How To File Solar Tax Credits: IRS Form 5695

Tax season can be daunting, but filing your solar tax credit doesn’t have to be! If you installed solar panels and/or battery backup before the year 2033, you might be eligible for the 30% federal solar tax credit (aka Investment Tax Credit, or ITC). But to get that money back, you might need some help.

That’s why we put together a guide for filing your solar tax credit. By following these steps, you will have a solid foundation for getting a big chunk of change back for going solar.

Note: Please speak with a tax professional before filing your solar tax credit Form 5695. Information we provide is for example purposes only and not a detailed guide to your individual filing.

In This Article:

HOW TO FILL OUT IRS FORM 5695

For example sake, let’s use Jonathan Smith as our tax filer. He installed solar panels last year totaling $20,000.

Step 1: Fill out line 1 with the total cost of the solar panel and/or battery install.

What qualifies as a solar electric property cost? Here’s what the instructions for Form 5695 say:

“Include any labor costs properly allocable to the onsite preparation, assembly, or original installation of the residential energy efficient property and for piping or wiring to interconnect such property to the home.

Qualified solar electric property costs are costs for property that uses solar energy to generate electricity for use in your home located in the United States. No costs relating to a solar panel or other property installed as a roof (or portion thereof) will fail to qualify solely because the property constitutes a structural component of the structure on which it is installed. Some solar roofing tiles and solar roofing shingles serve the function of both traditional roofing and solar electric collectors, and thus serve functions of both solar electric generation and structural support. These solar roofing tiles and solar roofing shingles can qualify for the credit. This is in contrast to structural components such as a roof’s decking or rafters that serve only a roofing or structural function and thus do not qualify for the credit. The home does not have to be your main home.”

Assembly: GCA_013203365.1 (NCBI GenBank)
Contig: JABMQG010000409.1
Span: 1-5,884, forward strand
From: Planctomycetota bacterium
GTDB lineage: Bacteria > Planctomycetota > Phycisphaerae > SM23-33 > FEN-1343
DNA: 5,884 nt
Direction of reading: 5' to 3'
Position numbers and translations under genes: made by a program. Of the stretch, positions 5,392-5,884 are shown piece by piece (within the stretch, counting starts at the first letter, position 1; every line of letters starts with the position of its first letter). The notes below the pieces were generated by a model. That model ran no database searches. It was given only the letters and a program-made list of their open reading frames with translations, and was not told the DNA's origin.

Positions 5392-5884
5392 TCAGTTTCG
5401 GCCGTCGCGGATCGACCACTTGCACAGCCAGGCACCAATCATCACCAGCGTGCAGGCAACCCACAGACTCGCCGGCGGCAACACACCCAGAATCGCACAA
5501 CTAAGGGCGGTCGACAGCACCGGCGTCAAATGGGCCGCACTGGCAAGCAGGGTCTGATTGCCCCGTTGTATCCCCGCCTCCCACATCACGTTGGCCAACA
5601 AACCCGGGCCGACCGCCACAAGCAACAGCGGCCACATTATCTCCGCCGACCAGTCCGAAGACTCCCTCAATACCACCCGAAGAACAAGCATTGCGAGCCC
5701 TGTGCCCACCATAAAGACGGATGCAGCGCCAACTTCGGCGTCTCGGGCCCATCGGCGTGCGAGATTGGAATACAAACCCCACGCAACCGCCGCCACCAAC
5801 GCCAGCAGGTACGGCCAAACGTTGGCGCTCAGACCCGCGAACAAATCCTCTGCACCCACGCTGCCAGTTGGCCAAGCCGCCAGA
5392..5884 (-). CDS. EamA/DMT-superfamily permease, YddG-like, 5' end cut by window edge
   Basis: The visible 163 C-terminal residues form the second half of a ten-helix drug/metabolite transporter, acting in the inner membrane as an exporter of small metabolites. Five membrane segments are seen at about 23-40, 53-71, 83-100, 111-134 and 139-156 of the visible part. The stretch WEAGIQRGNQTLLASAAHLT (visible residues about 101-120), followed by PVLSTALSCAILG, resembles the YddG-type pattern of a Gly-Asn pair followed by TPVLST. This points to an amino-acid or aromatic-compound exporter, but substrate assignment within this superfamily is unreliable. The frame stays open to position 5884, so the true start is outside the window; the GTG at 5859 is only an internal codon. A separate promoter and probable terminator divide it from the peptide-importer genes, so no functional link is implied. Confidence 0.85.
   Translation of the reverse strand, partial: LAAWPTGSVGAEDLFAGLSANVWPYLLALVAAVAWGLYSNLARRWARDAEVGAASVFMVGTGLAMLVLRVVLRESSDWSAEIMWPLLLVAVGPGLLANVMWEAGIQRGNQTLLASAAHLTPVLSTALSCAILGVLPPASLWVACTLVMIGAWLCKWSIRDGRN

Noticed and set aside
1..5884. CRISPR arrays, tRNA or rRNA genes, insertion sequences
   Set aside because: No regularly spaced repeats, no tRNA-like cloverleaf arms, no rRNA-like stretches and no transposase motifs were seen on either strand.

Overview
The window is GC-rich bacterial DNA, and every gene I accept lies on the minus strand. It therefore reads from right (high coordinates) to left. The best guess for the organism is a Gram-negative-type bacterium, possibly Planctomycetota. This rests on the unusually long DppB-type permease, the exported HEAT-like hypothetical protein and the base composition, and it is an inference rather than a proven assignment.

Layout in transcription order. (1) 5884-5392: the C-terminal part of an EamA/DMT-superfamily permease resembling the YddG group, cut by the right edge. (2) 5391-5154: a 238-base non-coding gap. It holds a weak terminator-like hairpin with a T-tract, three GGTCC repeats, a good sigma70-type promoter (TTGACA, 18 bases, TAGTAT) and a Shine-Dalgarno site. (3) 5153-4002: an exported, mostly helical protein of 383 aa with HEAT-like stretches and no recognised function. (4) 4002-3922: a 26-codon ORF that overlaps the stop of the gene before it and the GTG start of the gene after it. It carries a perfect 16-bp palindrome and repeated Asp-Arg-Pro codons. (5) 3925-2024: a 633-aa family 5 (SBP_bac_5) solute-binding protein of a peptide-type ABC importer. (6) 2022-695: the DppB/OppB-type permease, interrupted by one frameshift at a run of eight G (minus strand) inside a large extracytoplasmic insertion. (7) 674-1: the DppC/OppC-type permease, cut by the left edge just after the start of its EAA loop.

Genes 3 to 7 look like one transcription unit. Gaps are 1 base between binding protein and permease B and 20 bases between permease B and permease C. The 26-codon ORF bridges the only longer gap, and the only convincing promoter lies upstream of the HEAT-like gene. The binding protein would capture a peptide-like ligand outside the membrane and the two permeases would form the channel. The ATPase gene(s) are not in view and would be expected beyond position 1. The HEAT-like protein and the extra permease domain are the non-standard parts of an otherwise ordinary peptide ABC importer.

In short, almost all costs related to the installation of your solar panels and/or battery backup are included. However, be careful not to include extraneous costs, such as reroofing. Reroofing is not a qualifying costs related to a solar panel installation.

Step 2: Unless you also installed solar water heating equipment or a geothermal heat pump, move on to line 6. In line 6a, put the total from lines 1 through 5. For line 6b, multiply line 6a by 0.3 and write down the result.

Step 3: Unless you installed fuel cell property, skip to line 12. In line 12, enter any credits you are carrying over from a qualified energy property installation from the previous year. Then fil out line 13 with the total from lines 6b, 11, and 12.

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IRS FORM 5695 LINE 14 WORKSHEET – REDUCING CREDIT

The next step in filing your solar tax credit is very important. It’s also a bit challenging: Calculating how much you can actually claim for your solar tax credit.

It’s time to fill out Line 14 of Form 5695, and that’s where the IRS Form 5695 Worksheet comes in handy.

Remember, the solar tax credit (ITC) is not “fully refundable.” Unlike the Child Tax Credit or Health Care Coverage Tax Credit, the solar tax credit can only be used to reduce taxes you already owe. In other words, you will not receive money back from federal government for you solar tax credit. You will only reduce the amount you owe in federal taxes. One bit of good news: You can carry over your tax credit to following tax years.

To calculate the total amount you can claim for you solar tax credit, pull out the IRS Form 5695 Worksheet and go to Line 1. This is where you enter the total tax you owe before credits, as calculated on line 18 of your IRS Form 1040. You can then move onto Line 2, where you will add up all fully refundable credits you are claiming for that tax year. Then, you will subtract line 2 from line 1, giving your final tax liability for line 3. This is the how much you can claim for your solar tax credit this tax year.

In our Jonathan Smith example, he owes $4,000 in taxes this year and is not eligible for other tax credits. So, subtracting $0 from $4,000 results in $4,000, which is entered in line 3. This is the solar tax credit limit, or the maximum amount he can claim for his solar tax credit this year.

We now jump back to Form 5695 and enter this total into line 14 and 15. From here, we subtract line 15 from line 13. This will give us the difference between total credits and total allowable credits for this tax year (line 16). The difference is the total tax credit carryover for next tax year.